# Existence of 'best' and 'worst' lottery

How can 'the best and worst lotteries exist when the set of outcome is finite and the rational preference relation satisfies independence axiom' be proven?

• And have you considered accepting the answer to your previous question? – Giskard Dec 1 '18 at 22:32
• @denesp: Since this is not an elementary question, it is conceivable that the OP genuinely does not even know how to start approaching it. In light of this consideration, I've provided a hint, though not a full answer, on how to start thinking about the question. – Herr K. Dec 2 '18 at 2:56
• @HerrK. I would not characterize your answer as "not a full answer", but perhaps I am wrong. Anyway, you have every right to do as you see fit. – Giskard Dec 2 '18 at 7:02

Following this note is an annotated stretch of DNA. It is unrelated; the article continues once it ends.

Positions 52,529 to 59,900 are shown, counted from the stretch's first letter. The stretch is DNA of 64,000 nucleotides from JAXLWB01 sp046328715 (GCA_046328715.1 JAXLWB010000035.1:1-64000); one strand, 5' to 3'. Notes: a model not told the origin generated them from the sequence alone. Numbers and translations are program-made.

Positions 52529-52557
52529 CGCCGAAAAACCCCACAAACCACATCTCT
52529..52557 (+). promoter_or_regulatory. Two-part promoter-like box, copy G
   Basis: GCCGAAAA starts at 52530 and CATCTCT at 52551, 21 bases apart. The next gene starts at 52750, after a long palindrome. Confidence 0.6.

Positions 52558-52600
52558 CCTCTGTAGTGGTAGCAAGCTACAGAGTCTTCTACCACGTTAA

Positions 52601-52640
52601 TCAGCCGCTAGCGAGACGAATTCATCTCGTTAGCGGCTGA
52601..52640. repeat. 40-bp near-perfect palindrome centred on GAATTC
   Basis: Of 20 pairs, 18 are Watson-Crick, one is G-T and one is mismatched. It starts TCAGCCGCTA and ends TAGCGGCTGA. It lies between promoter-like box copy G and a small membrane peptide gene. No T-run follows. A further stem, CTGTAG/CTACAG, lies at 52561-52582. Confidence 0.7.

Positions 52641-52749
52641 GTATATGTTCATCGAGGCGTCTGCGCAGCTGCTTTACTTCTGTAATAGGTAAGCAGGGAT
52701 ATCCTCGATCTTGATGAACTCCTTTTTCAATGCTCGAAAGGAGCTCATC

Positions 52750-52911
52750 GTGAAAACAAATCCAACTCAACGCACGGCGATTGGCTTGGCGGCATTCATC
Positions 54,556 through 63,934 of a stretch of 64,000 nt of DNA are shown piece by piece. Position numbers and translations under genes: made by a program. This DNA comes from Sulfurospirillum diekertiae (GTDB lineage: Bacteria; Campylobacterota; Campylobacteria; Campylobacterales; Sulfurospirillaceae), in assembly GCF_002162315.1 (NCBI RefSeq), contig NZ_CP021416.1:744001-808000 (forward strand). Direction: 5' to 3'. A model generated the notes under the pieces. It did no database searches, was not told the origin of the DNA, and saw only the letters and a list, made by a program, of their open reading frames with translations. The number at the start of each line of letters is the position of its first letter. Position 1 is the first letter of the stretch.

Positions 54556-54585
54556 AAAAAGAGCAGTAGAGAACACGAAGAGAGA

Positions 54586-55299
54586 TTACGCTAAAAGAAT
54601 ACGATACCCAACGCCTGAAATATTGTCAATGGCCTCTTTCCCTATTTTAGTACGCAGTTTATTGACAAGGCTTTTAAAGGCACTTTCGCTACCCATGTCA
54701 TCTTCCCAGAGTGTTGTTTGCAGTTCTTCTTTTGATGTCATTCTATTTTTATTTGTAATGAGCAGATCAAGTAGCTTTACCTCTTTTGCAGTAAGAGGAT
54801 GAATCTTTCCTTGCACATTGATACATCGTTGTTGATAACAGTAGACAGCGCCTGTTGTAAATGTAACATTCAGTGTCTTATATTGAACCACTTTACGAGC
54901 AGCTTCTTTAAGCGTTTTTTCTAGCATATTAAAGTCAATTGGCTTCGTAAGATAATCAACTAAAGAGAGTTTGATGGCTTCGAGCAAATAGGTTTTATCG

• How to do this using induction? I have read in my textbook that gives a hint about using induction on the size of support of p. – sudddddd Sep 4 at 11:45

Let $$\{1,2,\dots,N\}$$ be the set of outcomes. Without loss of generality, let $$1\succsim 2\succsim\cdots\succsim N$$. Let $$\mathbf e_i$$ denote the degenerate lottery that assigns probability $$1$$ on outcome $$i$$ and $$0$$ on the rest. Note that any lottery $$L=(p_1,\dots,p_N)$$ can be written as a compound lottery $$p_1\mathbf e_1+\cdots+p_N\mathbf e_N$$.
Since lottery $$\mathbf e_i$$ amounts to getting outcome $$i$$ for sure, we must have $$\begin{equation} \mathbf e_1\succsim \mathbf e_2\succsim \cdots \succsim \mathbf e_N.\tag{1} \end{equation}$$ Successively applying the independence axiom to $$(1)$$, you'll obtain $$\mathbf e_1$$ as (one of) the best lottery and $$\mathbf e_N$$ as (one of) the worst.